'12-year education cycle to cost P100-B'

By Ira Pedrasa, abs-cbnNEWS.com

Posted at Jun 17 2010 12:34 PM | Updated as of Jun 17 2010 08:34 PM

MANILA, Philippines - The 12-year education cycle proposed by President-elect Benigno “Noynoy” Aquino III will cost the Philippine government an additional P100 billion spread out in 5 years, Aquino's education adviser said Thursday.

In an interview with ANC’s Headstart, former Education Undersecretary Juan Miguel “Mike” Luz said the plan will not further strain the already budget-poor education system since the money will come from revenue previously lost to corruption.

“The World Bank said we’re leaking, that’s corruption, about P400 billion a year. If we tighten up on what we’re leaking, we should be able to pay for this. It’s money that is not available, it is money we’re actually wasting,” he said.

Luz, who teaches at the Asian Institute of Management, is now education adviser to Aquino.

He debunked accusations the plan is anti-poor since it will supposedly further put a strain on the pockets of Filipino families.

“If they think it’s anti-poor…I think you should go to the rest of the world and ask them: Does education hurt you? Does education help you? I think the answer is pretty clear,” he said.

"If the rest of the world, which has done much better than the Philippines, has gone to 12-years or more, I don’t understand how we can think we’re smarter," he added.

Aquino, who will sit as 15th president, has promised to add two years to the current 10-year school cycle. In fact, this is first in his ten-point agenda.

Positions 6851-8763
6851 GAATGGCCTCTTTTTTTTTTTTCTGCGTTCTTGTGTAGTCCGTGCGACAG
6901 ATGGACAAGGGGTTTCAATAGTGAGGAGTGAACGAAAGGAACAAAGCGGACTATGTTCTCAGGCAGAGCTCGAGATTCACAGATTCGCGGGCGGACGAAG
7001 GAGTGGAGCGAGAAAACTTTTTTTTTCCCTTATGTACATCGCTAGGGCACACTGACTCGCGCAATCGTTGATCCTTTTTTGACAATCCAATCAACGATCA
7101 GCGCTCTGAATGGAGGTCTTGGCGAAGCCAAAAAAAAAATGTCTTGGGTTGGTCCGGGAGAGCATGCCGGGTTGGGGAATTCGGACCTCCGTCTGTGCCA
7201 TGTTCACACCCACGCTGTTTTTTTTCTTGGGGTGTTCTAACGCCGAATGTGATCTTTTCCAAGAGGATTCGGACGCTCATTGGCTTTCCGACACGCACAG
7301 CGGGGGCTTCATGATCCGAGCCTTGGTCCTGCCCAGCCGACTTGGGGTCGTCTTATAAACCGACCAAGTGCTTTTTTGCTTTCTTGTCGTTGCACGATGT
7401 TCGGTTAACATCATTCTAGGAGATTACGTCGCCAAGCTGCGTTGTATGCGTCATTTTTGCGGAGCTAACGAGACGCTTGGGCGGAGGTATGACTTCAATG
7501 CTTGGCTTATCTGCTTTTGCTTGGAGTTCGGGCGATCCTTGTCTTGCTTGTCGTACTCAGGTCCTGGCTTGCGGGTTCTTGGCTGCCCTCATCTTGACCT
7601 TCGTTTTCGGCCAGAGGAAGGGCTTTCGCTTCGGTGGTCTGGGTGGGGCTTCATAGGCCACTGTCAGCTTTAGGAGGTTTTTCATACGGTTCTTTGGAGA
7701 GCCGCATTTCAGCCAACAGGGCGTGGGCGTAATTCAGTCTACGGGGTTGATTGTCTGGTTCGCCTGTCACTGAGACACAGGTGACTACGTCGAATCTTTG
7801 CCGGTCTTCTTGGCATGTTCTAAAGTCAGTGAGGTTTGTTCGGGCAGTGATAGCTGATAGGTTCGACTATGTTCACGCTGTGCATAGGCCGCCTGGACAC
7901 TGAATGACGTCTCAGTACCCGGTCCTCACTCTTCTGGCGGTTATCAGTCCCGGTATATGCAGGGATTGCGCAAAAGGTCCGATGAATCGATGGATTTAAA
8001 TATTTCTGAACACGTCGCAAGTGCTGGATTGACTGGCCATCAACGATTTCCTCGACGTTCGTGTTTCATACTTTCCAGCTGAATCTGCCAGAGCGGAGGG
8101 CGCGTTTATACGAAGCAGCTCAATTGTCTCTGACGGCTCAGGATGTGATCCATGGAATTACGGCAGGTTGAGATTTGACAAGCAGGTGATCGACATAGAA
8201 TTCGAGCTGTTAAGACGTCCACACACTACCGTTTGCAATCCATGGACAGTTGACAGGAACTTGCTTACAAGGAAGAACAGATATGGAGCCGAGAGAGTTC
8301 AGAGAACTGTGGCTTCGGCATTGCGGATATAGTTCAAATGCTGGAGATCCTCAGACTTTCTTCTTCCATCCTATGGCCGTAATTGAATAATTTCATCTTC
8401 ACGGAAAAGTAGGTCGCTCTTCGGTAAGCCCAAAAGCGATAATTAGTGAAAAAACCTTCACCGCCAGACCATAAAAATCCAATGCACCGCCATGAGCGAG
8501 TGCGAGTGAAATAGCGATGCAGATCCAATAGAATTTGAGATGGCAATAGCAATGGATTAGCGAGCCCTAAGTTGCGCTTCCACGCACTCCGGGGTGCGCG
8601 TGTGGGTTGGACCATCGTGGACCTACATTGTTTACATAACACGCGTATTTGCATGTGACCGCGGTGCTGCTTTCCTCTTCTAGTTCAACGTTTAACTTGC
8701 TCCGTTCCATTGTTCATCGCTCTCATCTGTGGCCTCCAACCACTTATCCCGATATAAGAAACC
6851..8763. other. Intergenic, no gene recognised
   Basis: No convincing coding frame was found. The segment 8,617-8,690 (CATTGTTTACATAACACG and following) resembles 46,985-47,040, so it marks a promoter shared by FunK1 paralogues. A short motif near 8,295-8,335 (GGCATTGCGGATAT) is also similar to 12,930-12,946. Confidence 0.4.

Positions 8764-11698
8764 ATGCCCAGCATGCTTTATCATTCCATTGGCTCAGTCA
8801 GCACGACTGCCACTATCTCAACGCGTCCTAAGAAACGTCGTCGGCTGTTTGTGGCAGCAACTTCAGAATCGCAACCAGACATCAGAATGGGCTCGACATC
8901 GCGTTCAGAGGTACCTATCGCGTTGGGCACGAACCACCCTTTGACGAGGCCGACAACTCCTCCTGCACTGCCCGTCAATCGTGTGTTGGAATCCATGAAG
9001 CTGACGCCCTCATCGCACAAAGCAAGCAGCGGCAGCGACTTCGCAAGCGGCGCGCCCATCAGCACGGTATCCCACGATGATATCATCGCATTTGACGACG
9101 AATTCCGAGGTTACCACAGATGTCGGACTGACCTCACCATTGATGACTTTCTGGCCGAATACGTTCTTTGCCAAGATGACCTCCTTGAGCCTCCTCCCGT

Luz said the problem with President Gloria Macapagal Arroyo’s administration is that it focused on building classrooms, hiring teachers and procuring textbooks. “You’re throwing money into the problem,” he said.

Quality solution

He said the problem is really about the quality of the system. He said the Philippines is only one of two nations in the world to have a six-year school cycle in elementary and four in high school.

“We’re not proposing something different, we’re proposing to catch up with the rest of the world. It’s a quality thing,” he said.

By quality, Luz meant not squeezing what one student can learn in only 10 years, instead of 12. The tendency is that the system becomes a smorgasbord of “a little bit of this, a little bit of that,” he said.

What is happening in this present blueprint is that a student actually gets two years of remedial high school in college called general education, he said. “All we’re doing is fixing a problem that we’re tossing to universities to fix,” he added.

He said the issue of children dropping out in school is a completely different problem. If one looks at it however, “why pay for the [remedial classes in the first 2 years of college], when you can get it in high-school [via the 12-year cycle],” Luz stressed.

He cited for example Malaysia, which teaches the subject Calculus to students in high school because they want to prop up their science-engineering industry. In the Philippines, only students at the Philippine Science High School take up the subject, he said.

He noted even the United Nations Educational, Scientific and Cultural Organization admits that the Philippines can’t become an industrial nation. Only 2 of the 100 elementary students actually make it to the science industry, he said.

Slowly but surely

He said the system will not be introduced abruptly. “The 2 [additional] years will be built over a 5-year period,” he said.

The groundwork will start in 2011, he added.

The Aquino administration will also implement the required pre-school classes, which will cost the government an additional budget of P41.5 billion.